2016 SEP Pitch Competition Profile - Third Place
Emily Bocchino’s company, Campus Thrift, started with the search for a suit.
“In debate team you need to dress up and look professional. I was having a hard time finding anything [I could afford],” explains Bocchino. “I was at a yard sale and found a $10, never-been-worn Calvin Klein suit.
Immediately, Bocchino realized there was more than just a professional outfit available for purchase. There was a feeling of pride at stake. The suit was a particular victory for Bocchino, whose experience growing up in a single-parent home taught her to value frugality.
“I could still look amazing and feel cool in a suit that I got for $10. I wanted to be able to give [that feeling] to other college students.”
Thus, Campus Thrift was born the day before her 18th birthday. The online company allows students to connect through a safe marketplace to buy and sell school supplies, clothing, dorm furnishings, and other college essentials.
Bocchino combines her professional drive with a bubbly, fun personality. She’s candid about the occasional struggle all students face between chasing professional ambitions and longing to be a kid for just one more summer. Fortunately, she found both work and play opportunities during WBENC’s Student Entrepreneur Program (SEP).
“I met the world’s most amazing girls,” she says. “I don’t really have a lot of girls to look to who are my age to say, ‘We’re doing this together’...[SEP] was like summer camp for businesswomen. We really want to keep up with each other.”
The highlight of the week for Bocchino was the pitch competition—in part, of course, because she won third place. She notes that the chance to see how her cohort had improved their pitching skills since the beginning of the week demonstrated SEP’s value. In addition, she was moved and encouraged by the congratulations from fellow student participants.
“This conference for real, literally changed my life,” says Bocchino. “Just from a business standpoint, my mentors at Ericsson were able to give me a team of interns. My other women-owned business sponsor [Cathi Coan of Techway Services]...introduced me contact at Microsoft and Dell because she really believed in my idea. It was almost a second mom experience....I’m going to come to them with questions and ask for help long after the conference.”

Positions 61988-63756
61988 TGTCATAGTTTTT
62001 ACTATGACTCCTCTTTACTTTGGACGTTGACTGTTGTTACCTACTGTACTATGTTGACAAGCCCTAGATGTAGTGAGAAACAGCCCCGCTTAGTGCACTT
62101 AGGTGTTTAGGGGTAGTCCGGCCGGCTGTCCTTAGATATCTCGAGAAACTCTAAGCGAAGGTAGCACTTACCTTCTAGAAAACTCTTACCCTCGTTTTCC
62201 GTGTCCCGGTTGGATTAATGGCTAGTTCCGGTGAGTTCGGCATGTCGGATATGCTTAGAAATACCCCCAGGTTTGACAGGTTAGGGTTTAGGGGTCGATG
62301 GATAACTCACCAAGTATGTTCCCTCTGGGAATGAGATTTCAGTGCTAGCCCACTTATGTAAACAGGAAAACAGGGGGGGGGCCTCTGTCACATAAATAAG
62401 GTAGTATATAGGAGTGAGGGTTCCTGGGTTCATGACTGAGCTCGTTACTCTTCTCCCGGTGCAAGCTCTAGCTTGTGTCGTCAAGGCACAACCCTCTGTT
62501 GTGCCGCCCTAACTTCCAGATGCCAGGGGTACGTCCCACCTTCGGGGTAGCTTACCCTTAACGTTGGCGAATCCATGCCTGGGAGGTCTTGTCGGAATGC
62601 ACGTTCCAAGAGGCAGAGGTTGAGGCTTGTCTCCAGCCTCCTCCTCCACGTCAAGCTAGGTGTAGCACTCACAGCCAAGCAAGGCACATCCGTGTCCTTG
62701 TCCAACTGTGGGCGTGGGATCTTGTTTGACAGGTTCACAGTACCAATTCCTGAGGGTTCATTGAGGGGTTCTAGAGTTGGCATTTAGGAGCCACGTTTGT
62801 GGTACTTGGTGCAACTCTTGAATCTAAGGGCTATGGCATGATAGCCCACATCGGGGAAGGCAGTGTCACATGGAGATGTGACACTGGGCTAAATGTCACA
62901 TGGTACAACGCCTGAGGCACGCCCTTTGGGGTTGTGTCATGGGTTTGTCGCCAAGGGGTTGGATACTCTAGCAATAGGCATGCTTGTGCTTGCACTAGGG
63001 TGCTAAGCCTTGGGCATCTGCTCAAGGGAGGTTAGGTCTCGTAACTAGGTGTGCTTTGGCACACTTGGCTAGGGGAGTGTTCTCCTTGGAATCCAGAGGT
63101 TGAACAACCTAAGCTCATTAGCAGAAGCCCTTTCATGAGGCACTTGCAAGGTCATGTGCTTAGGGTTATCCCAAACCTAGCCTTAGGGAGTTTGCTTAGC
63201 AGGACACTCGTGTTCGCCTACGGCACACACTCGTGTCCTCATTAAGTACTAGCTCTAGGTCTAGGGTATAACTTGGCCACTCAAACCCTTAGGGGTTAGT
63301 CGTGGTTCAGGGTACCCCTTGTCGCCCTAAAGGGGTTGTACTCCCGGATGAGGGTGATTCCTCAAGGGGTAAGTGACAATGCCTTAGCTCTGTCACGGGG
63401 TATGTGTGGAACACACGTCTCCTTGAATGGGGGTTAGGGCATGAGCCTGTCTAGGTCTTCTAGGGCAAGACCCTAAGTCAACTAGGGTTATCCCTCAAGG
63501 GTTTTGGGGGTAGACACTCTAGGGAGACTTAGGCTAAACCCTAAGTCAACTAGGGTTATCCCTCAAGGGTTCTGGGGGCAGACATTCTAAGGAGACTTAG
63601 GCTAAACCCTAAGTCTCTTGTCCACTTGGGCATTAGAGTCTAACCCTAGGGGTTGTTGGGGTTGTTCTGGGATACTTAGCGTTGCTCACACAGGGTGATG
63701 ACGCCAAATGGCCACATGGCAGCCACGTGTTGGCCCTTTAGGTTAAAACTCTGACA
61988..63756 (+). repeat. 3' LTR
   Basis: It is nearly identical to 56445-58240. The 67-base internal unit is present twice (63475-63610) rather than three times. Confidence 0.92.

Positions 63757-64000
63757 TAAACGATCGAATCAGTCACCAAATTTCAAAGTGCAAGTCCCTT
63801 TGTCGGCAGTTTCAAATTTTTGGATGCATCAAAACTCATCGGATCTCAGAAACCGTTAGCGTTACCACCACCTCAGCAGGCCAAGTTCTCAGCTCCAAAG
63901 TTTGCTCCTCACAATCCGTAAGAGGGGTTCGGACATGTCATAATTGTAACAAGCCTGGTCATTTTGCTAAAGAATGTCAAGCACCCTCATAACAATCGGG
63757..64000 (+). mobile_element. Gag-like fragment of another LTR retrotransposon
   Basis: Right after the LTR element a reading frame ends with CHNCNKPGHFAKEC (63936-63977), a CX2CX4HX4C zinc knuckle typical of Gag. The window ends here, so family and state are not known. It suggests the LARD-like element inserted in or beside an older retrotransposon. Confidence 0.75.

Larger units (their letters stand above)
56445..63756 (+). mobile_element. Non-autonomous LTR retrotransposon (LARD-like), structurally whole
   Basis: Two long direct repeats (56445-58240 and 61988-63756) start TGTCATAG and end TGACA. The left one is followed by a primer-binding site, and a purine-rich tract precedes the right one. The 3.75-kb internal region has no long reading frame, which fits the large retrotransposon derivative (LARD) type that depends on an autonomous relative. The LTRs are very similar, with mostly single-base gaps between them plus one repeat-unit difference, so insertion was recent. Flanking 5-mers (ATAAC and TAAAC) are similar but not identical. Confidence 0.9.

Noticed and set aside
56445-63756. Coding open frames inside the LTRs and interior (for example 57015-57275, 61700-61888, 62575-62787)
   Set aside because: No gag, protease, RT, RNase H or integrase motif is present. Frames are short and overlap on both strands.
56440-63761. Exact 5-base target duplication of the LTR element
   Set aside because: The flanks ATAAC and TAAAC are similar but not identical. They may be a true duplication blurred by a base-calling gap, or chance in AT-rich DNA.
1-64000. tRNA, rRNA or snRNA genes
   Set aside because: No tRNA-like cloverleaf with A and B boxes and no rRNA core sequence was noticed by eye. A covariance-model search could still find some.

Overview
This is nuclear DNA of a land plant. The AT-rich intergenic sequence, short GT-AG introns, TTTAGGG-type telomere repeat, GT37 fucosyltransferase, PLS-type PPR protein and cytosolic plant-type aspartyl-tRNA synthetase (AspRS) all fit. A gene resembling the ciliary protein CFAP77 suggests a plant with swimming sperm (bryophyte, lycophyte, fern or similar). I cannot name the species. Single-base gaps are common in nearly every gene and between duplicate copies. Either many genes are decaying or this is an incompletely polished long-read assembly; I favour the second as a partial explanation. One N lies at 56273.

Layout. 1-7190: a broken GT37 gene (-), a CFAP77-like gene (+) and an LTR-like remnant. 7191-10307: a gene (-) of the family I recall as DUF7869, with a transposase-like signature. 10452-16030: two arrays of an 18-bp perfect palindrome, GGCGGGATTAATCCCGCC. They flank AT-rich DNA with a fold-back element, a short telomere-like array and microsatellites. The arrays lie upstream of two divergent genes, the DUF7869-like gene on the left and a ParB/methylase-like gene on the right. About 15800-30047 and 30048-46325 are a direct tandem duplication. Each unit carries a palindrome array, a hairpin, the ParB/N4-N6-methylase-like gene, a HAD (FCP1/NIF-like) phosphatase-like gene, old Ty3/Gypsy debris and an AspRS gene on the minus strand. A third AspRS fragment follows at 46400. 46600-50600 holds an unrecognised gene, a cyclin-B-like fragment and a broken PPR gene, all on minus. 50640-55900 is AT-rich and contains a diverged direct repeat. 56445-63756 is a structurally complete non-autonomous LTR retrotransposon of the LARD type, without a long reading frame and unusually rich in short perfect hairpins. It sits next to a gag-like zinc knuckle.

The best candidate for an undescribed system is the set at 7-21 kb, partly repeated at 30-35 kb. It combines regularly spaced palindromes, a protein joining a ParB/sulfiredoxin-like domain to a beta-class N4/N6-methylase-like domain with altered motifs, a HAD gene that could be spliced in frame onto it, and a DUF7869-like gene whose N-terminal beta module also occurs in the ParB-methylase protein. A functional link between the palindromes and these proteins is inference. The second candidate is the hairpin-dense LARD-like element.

In fact, Kelly Myers and Anisha Jackson of Ericsson have already taken great strides to continue their support of Campus Thrift.
“When Emily shared her business concept with our team at Ericsson, we were immediately inspired by her vision,” Myers wrote. “We felt as an ICT company we could support more than just Emily’s pitch and experience at WBENC. We felt we could bring Emily an extraordinary opportunity through our Global University Relations program, an opportunity that would give her access to support from Ericsson’s Summer 2016 Interns who have come to Ericsson from top university programs across the United States.”
Over the summer, the Ericsson team helped Bocchino with her site build-out, social selling applications, and promotional marketing strategies and solutions. Ericsson has also committed to helping Bocchino launch her platform by providing her with advertising space on our global University Relations portal.
Working with a staff of interns has helped Bocchino prepare the next step for Campus Thrift: the launch of the new website later this month, just in time for the new school year. Bocchino’s team has also helped her overcome a surprising hurdle for someone her age.
“With the prize money, I’m planning on focusing a lot of social media. For a millennial, I’m really bad at it,” she confessed. “We’re [also] going to do care packages with things college students need, like energy drinks and notebooks, and we’re going to give them to the first 50 or 100 users.” She also plans to hire a marketing consultant, probably through Ericsson, to guide her company through its next phase.
Whatever happens next for Campus Thrift, Bocchino promises to keep WBENC informed.
“I really can’t say thank you enough. I feel like I’ve grown as a person, not just as a businesswoman.”